Authors: Maureen Jennings
with gratitude forever
for his love and support
Once again to Leon at the Ontario Archives and to Robert Wright of Robert Wright Books, who finds me the greatest books. And to Teresa Chris for her confidence in me when I needed it most. Ruth Cavin, as always, is amazing in guiding me to better writing.
My father compounded with my mother under
the Dragon’s tail and my nativity was under Ursa
Major, so that it follows I am rough and lecherous.
he woman had been labouring since the previous afternoon and now her time was close. At first, she’d cried out with each wave of pain and the cold night wind snatched the cries and swept them down the hill where they dispersed in the frozen fields. Now as dawn crept closer, she only moaned, exhausted by her travail.
Dolly Merishaw, the midwife, squatted down beside the narrow bed to examine her patient.
“It’s time to bear down, madam. Hold onto this and pull as hard as you can. At the same time I want you to think of making your motion into the commode and push. That’s it. Push. And again.”
Suddenly, there was a rush of fluid and blood from the woman’s womb and she shouted, pulling desperately on the towel which was tied to the bedpost. She was swept up in waves of such primitive power that she could not possibly resist. Her anus and privates bulged, she shrieked again, certain she was about to be torn asunder.
“The baby’s crowning, we’re almost done,” said Dolly. Her words were soothing but her thoughts were steeped in malice. “I know what’s going on, my fine lady. You’re hoping it will die, then nobody’ll ever know. But it’s going to live, all right. And I know. I know all about your sin.”
unshine was streaming through the kitchen window, making the flies sluggish as they crawled across the pine table. Irritably, Dolly Merishaw swatted a few of them, brushing the carcasses onto the floor. Even that slight effort caused a stabbing pain behind her eyes. She tried to wet her lips but her tongue was thick as cloth. She picked up the beer jug from the sideboard, but there were only dregs left and a bluebottle had drowned itself in the bottom.
She knew the two boys were out scavenging along the Don River and that Lily was delivering laundry to her customers on Gerrard Street, but she resented the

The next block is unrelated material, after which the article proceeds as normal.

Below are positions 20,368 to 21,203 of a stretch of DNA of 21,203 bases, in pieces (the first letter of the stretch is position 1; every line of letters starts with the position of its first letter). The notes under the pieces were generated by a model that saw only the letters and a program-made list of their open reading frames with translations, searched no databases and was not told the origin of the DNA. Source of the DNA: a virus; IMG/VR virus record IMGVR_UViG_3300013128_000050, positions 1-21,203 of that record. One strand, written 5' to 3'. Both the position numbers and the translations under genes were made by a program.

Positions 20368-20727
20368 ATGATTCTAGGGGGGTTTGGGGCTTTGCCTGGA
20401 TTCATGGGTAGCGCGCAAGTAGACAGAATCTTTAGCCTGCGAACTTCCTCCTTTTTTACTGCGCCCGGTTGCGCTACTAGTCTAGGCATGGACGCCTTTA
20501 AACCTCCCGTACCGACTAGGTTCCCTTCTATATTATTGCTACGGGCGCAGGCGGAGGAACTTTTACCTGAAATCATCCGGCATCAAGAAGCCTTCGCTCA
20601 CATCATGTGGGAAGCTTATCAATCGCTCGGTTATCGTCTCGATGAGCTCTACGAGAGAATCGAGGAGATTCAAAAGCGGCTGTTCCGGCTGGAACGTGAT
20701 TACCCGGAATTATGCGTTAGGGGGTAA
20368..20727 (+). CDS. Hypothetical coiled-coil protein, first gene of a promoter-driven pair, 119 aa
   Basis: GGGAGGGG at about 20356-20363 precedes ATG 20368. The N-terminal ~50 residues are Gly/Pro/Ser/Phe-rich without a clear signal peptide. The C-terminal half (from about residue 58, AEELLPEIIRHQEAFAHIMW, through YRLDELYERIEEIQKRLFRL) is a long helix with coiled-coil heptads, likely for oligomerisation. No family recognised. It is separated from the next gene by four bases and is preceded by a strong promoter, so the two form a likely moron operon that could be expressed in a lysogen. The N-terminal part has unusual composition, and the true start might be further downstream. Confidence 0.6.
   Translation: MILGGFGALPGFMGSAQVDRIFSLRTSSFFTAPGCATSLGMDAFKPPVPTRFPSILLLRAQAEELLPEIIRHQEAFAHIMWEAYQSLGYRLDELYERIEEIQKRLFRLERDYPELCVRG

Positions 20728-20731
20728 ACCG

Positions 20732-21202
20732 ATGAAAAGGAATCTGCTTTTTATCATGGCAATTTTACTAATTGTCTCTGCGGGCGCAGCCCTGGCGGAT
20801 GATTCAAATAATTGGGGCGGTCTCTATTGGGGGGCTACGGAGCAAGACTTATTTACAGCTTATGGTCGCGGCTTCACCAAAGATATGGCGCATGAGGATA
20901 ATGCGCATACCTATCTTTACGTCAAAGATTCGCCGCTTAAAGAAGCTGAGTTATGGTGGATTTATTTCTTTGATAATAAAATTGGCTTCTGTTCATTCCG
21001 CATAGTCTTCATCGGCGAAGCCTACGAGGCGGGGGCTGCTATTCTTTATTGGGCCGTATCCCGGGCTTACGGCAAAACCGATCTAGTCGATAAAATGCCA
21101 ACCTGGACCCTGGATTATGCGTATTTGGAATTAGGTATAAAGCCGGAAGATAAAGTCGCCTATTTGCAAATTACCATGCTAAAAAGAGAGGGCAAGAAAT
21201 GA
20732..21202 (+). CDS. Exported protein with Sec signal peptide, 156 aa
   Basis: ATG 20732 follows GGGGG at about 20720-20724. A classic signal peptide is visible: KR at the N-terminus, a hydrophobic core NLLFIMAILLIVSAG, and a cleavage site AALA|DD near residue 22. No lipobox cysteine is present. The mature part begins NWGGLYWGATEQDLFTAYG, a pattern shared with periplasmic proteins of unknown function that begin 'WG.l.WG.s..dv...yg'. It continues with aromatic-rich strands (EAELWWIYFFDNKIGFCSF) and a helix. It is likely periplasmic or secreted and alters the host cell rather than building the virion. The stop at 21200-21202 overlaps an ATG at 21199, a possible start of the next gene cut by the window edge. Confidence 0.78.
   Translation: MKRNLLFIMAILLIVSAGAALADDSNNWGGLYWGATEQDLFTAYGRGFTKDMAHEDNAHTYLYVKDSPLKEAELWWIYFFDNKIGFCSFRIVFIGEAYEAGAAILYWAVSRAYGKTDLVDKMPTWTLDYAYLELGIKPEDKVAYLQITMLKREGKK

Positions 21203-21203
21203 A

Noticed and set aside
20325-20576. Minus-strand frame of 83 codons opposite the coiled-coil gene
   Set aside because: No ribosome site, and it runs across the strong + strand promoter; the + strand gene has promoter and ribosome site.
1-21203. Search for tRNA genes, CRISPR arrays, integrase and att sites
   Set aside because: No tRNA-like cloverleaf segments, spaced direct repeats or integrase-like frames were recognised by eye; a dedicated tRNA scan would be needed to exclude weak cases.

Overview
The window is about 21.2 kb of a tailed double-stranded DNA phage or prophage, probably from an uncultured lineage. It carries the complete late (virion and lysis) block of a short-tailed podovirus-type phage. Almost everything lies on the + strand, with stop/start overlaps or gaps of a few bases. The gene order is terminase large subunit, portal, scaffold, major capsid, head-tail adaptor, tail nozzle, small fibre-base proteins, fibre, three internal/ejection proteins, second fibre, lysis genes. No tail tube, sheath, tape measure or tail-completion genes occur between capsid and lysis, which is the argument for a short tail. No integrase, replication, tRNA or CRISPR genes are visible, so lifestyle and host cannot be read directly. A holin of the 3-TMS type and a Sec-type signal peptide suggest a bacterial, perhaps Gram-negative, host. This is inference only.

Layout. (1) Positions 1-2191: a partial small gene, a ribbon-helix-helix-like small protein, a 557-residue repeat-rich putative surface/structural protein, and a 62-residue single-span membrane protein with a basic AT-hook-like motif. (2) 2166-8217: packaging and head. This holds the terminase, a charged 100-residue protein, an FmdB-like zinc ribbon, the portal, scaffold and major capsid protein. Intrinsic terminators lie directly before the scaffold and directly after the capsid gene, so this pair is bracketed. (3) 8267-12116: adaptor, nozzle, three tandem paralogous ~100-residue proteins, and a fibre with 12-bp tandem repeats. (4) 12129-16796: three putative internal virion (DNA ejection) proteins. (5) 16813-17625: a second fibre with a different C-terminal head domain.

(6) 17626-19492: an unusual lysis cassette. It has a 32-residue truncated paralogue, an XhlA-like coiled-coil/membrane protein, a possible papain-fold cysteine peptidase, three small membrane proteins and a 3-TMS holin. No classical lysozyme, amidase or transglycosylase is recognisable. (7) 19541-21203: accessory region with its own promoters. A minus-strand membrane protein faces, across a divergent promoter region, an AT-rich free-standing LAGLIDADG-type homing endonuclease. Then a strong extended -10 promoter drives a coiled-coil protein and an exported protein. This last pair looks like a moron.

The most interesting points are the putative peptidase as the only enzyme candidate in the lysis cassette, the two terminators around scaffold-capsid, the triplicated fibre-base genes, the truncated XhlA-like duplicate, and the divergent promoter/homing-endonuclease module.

fact they weren’t here to look after her, to bring her a pot of tea the way she liked.
“Useless slags,” she said out loud.
Not that she ever uttered a word of appreciation when her daughter waited on her. In Dolly’s opinion, Lily had forfeited the right to thanks.
She pushed up the window sash and stuck her head out. The air was warm and soft, the sun caressing. Early July was the best time of the summer, before the August heat roasted the city like a cut of beef.
Even for Dolly, the sight of the trees dappling the street was appealing, and she leaned her arms on the windowsill for a moment. Two women bicyclists rode by, both of them sitting straight and rigid at the high handlebars. One was wearing knickerbockers and leggings, and Dolly noticed a passerby turn and glare. Many people were offended by these new bicycling outfits, Rational Dress, as they were called, but Dolly approved. She was happy to see women upset male tempers.
She retreated back to the kitchen, wondering if she was well enough to go out. She decided she was. She fancied some calf’s liver for her breakfast, and Cosgrove’s, the butcher, wasn’t too far. And she could go to the Dominion Brewery on Queen Street. They sold stale beer at a cheap price.
Her felt slippers loose on her feet, she shuffled off to the parlour to get dressed. Ever since they had moved to Toronto, Dolly had been essentially living in this one room, as she was usually too full to climb the stairs to her
bedroom. She slept on a Turkish couch, and Lily brought her meals on a tray. It was not uncommon for Dolly to throw the food at her daughter if she was displeased and Lily screamed back, raw, wordless cries. In the kitchen the boys listened, ears pricked, wary as fox kits.
It took Dolly almost an hour to make the journey, but when she returned to the house, neither her daughter nor her foster sons had returned.
“Where is the slut?”
She poured herself some of the flat, bitter ale and took a long swallow. Her parched throat was eased at once. She put the package of meat on the table and opened it up, smoothing out the newspaper that the butcher had used to wrap the liver. Her glance was idle at first, but suddenly she paused, bent closer, and squinted at a photograph on the inside page.
“My, my, look who it isn’t.”
A smear of blood partly obscured the picture but the caption confirmed her. She plopped the liver on the table and carefully tore the piece out of the newspaper. She read the notice again. What luck. Good for her, but bad for the other one. Clutching the strip of paper, she trotted off to the parlour, moving with more vigour than she had in a long time.